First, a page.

In fact, in some cases such as extremely low utilization rates coupled with continuous operation in a salt water atmosphere or a heavy sand or dust environment, periodic inspections performed on the engine may indicate that maintenance action is necessary prior to the recommended overhaul life.
The crux of the changes implemented in SB14003R10 affect Engine TBO extensions on an engine basis and we will look into that portion a little more.
The portion of SB 14003R10 that pertains to engine specific extensions is Option B. Whereas Option A is relevant to Fleet TBO extensions, this option is uses for TBO extension on a single engine. For TBO extension recommendations under this option, the following time limits are in effect:
Overhaul: TBO is 9,000 hours or 14 years, whichever comes first (since new or since overhaul as applicable).
HSI: Perform at least once in a 6,000-hour period. This may be performed as part of the midlife inspection.
Some of the eligibility factors for TBO extension recommendation include:
- The engine must incorporate all service bulletins listed in the Appendix of the SB Paragraph 4.C at the first opportunity and no later than the midlife inspection.
- Components listed in the Appendix, Para. 4.B (4) are subject to a recommended time limit in service of 16,000 hours TSN, except 12,000 hours TSN for the second stage power turbine blades. For any listed components that will reach their time in service prior to the next planned shop visit, replacement must be scheduled prior to or when reaching their time limit.
- The aircraft must be equipped with an approved exceedance engine monitor.
- Engines must have a minimum utilization of 30 hours/month. For occasional lower utilization or aircraft maintenance or storage, engines should be run weekly or be preserved in accordance with the engine maintenance manual.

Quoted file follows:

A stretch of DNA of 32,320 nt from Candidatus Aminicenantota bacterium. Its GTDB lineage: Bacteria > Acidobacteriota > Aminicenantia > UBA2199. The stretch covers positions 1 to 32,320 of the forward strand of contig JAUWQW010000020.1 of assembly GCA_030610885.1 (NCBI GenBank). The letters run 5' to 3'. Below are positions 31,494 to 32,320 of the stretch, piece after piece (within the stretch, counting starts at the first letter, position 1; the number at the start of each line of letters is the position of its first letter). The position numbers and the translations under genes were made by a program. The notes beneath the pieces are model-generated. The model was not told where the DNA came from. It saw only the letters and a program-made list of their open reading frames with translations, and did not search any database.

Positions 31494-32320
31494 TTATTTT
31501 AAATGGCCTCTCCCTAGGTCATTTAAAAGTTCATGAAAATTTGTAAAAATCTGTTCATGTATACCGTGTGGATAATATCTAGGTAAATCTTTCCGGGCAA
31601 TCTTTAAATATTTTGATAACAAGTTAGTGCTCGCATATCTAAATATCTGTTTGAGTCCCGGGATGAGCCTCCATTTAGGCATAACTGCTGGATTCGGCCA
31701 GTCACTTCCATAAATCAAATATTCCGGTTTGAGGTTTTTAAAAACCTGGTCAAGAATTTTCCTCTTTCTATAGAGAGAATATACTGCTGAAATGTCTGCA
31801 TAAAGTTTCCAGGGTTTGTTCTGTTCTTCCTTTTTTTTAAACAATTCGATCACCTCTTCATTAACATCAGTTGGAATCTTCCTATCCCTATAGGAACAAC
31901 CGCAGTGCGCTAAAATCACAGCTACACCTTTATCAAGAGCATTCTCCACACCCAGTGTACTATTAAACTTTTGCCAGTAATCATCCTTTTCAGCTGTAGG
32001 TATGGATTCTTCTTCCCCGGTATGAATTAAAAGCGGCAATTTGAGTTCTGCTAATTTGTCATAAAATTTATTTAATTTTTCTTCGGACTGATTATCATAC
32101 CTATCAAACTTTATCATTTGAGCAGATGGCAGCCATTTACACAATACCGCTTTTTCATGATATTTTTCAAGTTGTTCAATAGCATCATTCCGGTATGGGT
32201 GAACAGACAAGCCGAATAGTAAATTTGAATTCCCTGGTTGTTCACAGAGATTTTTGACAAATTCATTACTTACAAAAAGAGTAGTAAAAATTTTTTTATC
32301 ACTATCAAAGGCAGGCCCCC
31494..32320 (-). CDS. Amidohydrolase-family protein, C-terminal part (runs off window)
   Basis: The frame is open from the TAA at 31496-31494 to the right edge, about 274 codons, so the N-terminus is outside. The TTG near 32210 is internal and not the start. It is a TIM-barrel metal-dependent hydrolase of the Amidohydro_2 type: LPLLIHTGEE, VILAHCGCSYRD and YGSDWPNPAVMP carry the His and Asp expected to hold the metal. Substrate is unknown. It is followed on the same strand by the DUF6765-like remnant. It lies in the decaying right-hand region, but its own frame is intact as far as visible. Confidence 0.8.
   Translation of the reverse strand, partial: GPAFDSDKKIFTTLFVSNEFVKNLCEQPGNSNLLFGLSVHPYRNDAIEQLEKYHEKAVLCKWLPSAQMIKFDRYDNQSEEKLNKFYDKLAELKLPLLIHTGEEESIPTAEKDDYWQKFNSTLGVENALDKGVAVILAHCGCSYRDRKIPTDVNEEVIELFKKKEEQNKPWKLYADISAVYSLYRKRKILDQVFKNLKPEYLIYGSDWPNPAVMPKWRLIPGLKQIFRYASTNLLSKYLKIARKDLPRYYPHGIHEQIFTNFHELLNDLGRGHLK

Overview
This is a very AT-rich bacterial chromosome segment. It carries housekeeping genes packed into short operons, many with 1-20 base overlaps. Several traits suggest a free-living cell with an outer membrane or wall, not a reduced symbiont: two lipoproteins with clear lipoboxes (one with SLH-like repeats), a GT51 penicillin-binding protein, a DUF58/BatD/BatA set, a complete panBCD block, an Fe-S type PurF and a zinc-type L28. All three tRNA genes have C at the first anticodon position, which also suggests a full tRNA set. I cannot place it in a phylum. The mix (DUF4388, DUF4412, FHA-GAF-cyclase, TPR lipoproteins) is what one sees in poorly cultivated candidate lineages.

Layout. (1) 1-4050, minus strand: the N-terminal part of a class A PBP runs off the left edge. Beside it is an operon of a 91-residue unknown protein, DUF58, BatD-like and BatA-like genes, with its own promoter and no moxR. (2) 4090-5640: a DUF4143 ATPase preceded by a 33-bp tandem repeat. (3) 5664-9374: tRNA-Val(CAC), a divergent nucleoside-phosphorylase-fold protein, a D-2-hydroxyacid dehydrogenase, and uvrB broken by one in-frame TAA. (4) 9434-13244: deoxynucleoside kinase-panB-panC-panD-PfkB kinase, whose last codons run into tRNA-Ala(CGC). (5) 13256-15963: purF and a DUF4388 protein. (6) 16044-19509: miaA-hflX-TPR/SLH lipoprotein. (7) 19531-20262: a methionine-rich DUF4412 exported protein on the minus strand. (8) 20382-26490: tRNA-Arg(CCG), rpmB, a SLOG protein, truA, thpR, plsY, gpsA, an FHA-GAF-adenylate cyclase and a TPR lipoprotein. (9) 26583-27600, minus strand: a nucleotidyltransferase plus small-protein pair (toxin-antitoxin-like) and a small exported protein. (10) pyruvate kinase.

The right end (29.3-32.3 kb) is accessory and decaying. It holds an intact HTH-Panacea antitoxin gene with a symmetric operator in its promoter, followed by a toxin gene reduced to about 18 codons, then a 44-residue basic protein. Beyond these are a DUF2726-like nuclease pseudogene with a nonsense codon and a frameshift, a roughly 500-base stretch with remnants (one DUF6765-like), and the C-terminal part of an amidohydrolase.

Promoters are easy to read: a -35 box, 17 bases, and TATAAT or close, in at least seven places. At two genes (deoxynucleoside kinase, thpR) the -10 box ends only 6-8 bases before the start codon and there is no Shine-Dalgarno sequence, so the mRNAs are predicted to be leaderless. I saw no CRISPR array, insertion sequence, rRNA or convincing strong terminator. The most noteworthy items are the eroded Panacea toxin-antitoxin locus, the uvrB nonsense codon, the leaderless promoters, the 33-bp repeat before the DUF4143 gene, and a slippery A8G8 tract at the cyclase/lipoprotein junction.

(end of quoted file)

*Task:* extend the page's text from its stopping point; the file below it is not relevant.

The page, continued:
To apply for a TBO extension under Option B, the operator completes the TBO application/checklist provided in the service bulletin. This application includes data such as engine model and serial number, total time, and time since overhaul. It also covers the operator's mission profile including whether or not the engine is operated at sustained high power or in extreme conditions. Average hours per month and the average cycle-to-hour ratio is included. P&WC states in the SB that missions which involve an unusually high ratio of cycles to flight hours or unusually protracted use of high power may not be eligible. The checklist also documents engine assembly and component records and service bulletin and accessory configuration records.
In addition to the above information on the engine itself, operator information is required. This includes information such as PT6A maintenance experience, the type of quality assurance program in place, maintenance tracking, facility, publications, maintenance personnel, personnel training, and tooling.
A main component of TBO extension under Option B is the engine midlife inspection. This inspection should be scheduled between 4,000 hours and the operator's TBO. The midlife inspection requirements do not need to be carried out concurrently. When scheduling midlife inspections, the operator must also consider other limitations such as component time limits and cyclic limits per SB 14002. The midlife inspection procedures must be accomplished by a P&WC DDOF facility, representative, or M.O. recommended for the procedures carried out. Items in the midlife inspection include:
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